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Property investment

Timing is key to success for Hong Kong family office Platinum Estates

PUBLISHED : Wednesday, 09 September, 2015, 12:59am
UPDATED : Wednesday, 09 September, 2015, 5:32pm

For Hong Kong-based family office Platinum Estates, which invests in distressed real estate assets, timing is everything.

The company's chief executive, Harry Mohinani, started investing in 2003 when property prices in the city plunged 70 per cent in the wake of Sars.

Later, joined by his wife and the company's chairman, Roshni, the couple entered the London market in 2009 and expanded to Spain in 2013.

Mohinani exited the Hong Kong market in 2008, with 37 per cent gross return on HK$1.1 billion of investment in the city's commercial, residential and hotel properties.

The Mohinanis are now in talks to sell portfolios in London, including to some mainland Chinese buyers, but will keep adding investments in Spain.

They operate a fund, Safe Guard Platinum Real Estate Fund, out of Singapore to professionalise their investment process and structure.

"London is at its peak and Hong Kong at its super peak," Mohinani said.

But property prices in Spain still had room to grow, although the market was a lot more crowded than two years ago with major global buyers flocking in, he said.

Platinum Estates will soon close two five-star hotel deals, worth €100 million (HK$864.5 million) and €70 million, respectively, backed by investors from mainland China. One is a development project.

Spain is leading the euro zone out of recession, with the economy expected to grow 3.18 per cent this year, accelerating from last year's 1.39 per cent, which ended negative growth seen in the previous three years.

The country had a bumper summer season, with tourist arrivals reaching 8.8 million in July and nearly 38 million in the first seven months - both record highs. The tourism sector makes up about 11 per cent of the national economic output.

Apart from British and French beach-goers, visitor numbers from China, Japan, South Korea and the United States also grew.

Chinese property-to-film conglomerate Wanda Group last year bought the historic 25-storey Edificio Espana building in Madrid for €265 million and plans to invest more.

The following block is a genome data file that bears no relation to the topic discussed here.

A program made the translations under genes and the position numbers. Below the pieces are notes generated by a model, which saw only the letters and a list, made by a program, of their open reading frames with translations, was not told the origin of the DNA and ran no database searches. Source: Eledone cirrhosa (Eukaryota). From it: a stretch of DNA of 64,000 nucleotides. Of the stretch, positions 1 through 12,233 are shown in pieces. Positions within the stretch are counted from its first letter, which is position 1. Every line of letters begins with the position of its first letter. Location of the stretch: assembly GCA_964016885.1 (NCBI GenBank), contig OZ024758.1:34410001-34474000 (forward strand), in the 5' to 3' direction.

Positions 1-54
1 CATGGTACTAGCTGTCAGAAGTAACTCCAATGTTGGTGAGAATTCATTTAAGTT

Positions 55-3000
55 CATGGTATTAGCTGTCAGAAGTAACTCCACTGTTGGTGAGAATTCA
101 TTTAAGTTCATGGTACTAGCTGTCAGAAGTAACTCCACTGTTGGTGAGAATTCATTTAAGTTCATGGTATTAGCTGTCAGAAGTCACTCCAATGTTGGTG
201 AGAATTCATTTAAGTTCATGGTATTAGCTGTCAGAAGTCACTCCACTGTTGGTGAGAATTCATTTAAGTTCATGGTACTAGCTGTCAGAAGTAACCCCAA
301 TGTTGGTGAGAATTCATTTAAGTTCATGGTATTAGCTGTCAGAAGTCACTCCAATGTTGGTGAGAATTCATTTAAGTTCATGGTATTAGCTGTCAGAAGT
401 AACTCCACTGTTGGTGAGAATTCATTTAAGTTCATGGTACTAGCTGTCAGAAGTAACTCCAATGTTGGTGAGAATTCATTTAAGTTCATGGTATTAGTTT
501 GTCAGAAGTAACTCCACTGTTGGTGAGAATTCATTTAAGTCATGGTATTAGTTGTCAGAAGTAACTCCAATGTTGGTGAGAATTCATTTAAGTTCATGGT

But the group, controlled by Wang Jianlin, is now at the centre of a political debate over its plan to demolish the skyscraper, which goes against the local council's requirement to keep the building's facade and side walls intact.

"Wanda should work with us," said Mohinani, whose company has an experienced team to refurbish most of five acquired projects in Madrid and Barcelona, while retaining the original facade and internal architectural features.

For example, it is converting Madrid's historic General Oraa office structure, built in 1923, into 12 luxury apartments of 350 to 600 square metres in size. The completion of the project is scheduled for July next year.

Platinum Estates has invested more than €165 million and committed €80 million to add value to its five assets in Spain.

Typically, the company will coinvest in every deal. It believes the recovering economy and booming tourism sector will provide great real estate investment opportunities in Spain.

The Mohinanis are tight-lipped on where their next investment destination will be, but did share the tip that there are opportunities in Singapore's residential market in the next six to 12 months due to a weaker currency and rising supply as prices have already fallen.

"We are looking at a new place. But we don't want to disclose now, otherwise all the big sharks will go there before us," Roshni Mohinani said. "Our business is all about timing and getting the right deals."

In C-Suite, the Mohinanis share how they make investment decisions